3 min read.Updated: 25 Apr 2016, 12:34 PM ISTAnand Vasu
Punjab have only one win from five matches and are in last place, while Mumbai, two places above, could slip if Pune beat Kolkata on Sunday night
In cricket, there is often plenty of talk about teams in transition, but, as with so many other things, the Indian Premier League has thrown up a variant on the theme. In Mohali, a day before their Monday (April 25) clash, Kings XI Punjab and Mumbai Indians were teams in transit. Literally.
Mumbai, who contrived to lose against Delhi Daredevils, in New Delhi, on Saturday afternoon, and Punjab, who comfortably gave up a chase to Sunrisers Hyderabad, in Hyderabad, are as far away from the top of the table as teams could be so early in the tournament.
Punjab have only one win from five matches and are in last place, while Mumbai, two places above, could slip if Rising Pune Supergiants beat Kolkata Knight Riders on Sunday night.
In that sense, these are two teams that have a lot in common. For starters, both are looking for inspiration. While holders Mumbai have not looked completely out of sorts, they have missed that spark that allows teams to put together a sequence of wins. Punjab’s problems appear more severe, with several players short on form, and runs.
It is at times like this in the Indian Premier League that the role of the coaching staff becomes crucial. Just as Gary Kirsten provided the man management which was the perfect foil to the tactical nous and on-field control of a Mahendra Singh Dhoni and more recently Ravi Shastri brought confidence and a perpetually positive outlook to a Virat Kohli finding his feet, but not necessarily the results early on, there is a need for the support staff of Mumbai and Punjab to keep the flock together.
Every IPL team has more than 20 players, which means that apart from a core group of perhaps seven or eight, there will be others who either get the odd game only, or not even that. For the players who are sitting around, desperate for an opportunity, the restlessness can quickly turn to resentment when their team is racking up loss after loss and they still do not get a look-in.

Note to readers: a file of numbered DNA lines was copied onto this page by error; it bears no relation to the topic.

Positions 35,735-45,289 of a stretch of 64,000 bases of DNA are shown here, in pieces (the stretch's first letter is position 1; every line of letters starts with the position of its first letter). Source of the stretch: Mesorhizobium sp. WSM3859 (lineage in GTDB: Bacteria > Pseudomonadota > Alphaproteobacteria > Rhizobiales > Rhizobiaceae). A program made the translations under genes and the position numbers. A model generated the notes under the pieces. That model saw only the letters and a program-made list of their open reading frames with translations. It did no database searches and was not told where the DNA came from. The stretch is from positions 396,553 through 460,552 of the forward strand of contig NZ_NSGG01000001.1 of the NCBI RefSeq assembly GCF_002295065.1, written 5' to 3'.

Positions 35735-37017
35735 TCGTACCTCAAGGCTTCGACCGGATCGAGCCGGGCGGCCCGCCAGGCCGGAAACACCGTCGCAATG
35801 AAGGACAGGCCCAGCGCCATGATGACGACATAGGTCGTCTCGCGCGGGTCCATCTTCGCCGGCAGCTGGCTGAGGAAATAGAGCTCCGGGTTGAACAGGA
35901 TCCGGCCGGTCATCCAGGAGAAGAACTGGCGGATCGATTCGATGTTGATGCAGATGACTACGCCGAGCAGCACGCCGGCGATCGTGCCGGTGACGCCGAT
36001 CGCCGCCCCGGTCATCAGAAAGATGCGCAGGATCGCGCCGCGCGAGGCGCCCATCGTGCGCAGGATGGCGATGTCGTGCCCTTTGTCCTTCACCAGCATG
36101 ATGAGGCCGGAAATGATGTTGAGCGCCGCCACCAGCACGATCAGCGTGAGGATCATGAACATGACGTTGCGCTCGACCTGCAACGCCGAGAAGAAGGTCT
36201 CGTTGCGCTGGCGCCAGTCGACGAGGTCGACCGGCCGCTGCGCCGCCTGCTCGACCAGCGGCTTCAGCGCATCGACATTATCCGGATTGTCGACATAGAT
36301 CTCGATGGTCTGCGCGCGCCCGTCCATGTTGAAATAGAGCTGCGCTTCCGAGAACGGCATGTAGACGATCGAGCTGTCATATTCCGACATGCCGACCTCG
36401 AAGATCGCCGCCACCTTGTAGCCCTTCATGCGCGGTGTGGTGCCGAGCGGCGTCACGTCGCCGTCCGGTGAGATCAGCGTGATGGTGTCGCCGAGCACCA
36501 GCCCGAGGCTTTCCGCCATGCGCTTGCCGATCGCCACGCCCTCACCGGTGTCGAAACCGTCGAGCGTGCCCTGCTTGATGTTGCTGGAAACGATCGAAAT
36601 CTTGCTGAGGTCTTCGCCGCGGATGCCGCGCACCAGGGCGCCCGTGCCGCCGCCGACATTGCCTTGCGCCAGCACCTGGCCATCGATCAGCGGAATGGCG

It is here that Sanjay Bangar will have to constantly engage with his squad, reminding them that each game is different, and perhaps lost for a different reason, and that the management went into each game picking the best XI that they believed would give them the highest chance of succeeding. It is here that Bangar must take David Miller, Punjab’s captain, aside and underscore the need for him to take charge of his team at large, but think purely as a marquee player who needs to power his team when he has a bat in hand.
The variation on the theme in the Mumbai camp is that the support staff need to convince Rohit Sharma—who is tactically sharp and aggressive on the field as captain – to back himself to make the equally difficult decisions when it comes to picking his team. As much of a proven match-winner as Kieron Pollard is, he is by no means a player who should never be left out, especially when he is clearly struggling with fitness. In the last match, there was an ideal opportunity perhaps to pick Corey Anderson, who brings the same explosiveness, and additionally left-handedness, which might’ve helped counter Delhi’s twin leg spinners.
It is on such things that a team’s fortunes may change in the IPL, turning an insipid campaign into an inspired one. And both Punjab and Mumbai will be hoping the turnaround starts in right earnest in the next game. Unfortunately, this can only be true for one of these teams.
Kings XI Punjab: David Miller (capt), Axar Patel, Anureet Singh, Gurkeerat Singh Mann, Manan Vohra, M Vijay, Nikhil Naik (wk), Rishi Dhawan, Sandeep Sharma, Shardul Thakur, Wriddhiman Saha (wk), Glenn Maxwell, Mitchell Johnson, Shaun Marsh, Mohit Sharma, Marcus Stoinis, Kyle Abbott, KC Cariappa, Armaan Jaffer, Pardeep Sahu, Swapnil Singh, Farhaan Behardien.